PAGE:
Date Posted: 2001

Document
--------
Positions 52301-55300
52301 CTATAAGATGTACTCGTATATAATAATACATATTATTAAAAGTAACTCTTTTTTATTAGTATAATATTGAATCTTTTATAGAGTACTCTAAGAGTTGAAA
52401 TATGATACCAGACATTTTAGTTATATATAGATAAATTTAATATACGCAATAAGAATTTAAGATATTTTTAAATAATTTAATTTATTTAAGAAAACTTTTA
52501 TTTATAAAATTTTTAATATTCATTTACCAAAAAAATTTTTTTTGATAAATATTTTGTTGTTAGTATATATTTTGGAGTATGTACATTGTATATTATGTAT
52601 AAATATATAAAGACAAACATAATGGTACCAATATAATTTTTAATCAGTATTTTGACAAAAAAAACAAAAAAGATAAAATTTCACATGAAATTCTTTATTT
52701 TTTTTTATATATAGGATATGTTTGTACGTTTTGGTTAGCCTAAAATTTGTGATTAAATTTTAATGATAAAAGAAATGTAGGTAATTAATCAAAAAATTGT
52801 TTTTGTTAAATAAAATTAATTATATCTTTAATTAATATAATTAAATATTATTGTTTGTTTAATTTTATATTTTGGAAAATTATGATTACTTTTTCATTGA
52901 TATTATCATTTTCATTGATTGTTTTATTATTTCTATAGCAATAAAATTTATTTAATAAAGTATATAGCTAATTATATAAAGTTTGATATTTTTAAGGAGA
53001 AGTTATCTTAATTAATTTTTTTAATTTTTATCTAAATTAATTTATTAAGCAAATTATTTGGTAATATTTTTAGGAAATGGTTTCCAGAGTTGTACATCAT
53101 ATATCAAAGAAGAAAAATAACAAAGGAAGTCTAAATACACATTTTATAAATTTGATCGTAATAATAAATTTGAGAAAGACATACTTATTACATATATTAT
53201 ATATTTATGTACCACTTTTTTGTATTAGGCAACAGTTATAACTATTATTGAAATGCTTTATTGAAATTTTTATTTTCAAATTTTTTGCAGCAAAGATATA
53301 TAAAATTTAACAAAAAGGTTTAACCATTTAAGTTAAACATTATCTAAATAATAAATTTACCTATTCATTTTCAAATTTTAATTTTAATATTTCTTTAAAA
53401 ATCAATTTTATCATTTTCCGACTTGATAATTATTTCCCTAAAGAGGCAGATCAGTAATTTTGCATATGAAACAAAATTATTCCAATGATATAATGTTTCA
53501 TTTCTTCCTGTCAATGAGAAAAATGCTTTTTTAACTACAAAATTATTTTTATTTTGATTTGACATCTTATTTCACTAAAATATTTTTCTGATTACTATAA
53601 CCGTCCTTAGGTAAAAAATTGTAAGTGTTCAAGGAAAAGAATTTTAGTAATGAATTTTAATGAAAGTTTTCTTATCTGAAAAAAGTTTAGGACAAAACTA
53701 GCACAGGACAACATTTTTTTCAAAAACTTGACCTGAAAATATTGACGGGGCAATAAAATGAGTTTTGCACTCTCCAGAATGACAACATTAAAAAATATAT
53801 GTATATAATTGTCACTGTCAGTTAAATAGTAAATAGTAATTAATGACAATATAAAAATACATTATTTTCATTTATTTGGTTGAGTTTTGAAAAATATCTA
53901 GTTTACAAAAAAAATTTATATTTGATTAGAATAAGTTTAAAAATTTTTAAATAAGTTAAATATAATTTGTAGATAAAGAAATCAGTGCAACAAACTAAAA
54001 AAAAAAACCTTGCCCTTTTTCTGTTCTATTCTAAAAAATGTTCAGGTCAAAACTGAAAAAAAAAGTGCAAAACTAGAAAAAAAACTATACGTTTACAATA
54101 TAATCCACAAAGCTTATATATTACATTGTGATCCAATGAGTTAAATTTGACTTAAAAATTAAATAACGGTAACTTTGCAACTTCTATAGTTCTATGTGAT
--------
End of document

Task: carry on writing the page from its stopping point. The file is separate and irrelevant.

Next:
A number of commentators in recent years have suggested permitting holders of intellectual property rights to give up these rights in exchange for cash prizes from the government. In this Article, Professor Abramowicz shows that each of the proposals has significant flaws that would make implementation impractical and argues that no single perfect formula or algorithm for determining the size of prizes exists. A prize system is nonetheless worth pursuing because it could increase social welfare significantly by eliminating deadweight loss. Professor Abramowicz recommends a relatively simple approach that would complement rather than replace the patent system. The proposal is to establish an agency to distribute a fund that would be used to reward corporate efforts to reduce the monopoly effects of patent rights. As long as there is a substantial delay between the activities reducing deadweight loss and the granting of prizes, and as long as the rights to future prizes are tradable, granting of wide agency discretion has significant advantages and few drawbacks. Even assuming the agency is likely to do a poor job of distributing prizes, the system will be efficient if no biases in granting prizes are predictable. After addressing a variety of issues concerning the design of a prize system, Professor Abramowicz offers several potential applications for patent, copyright, and beyond.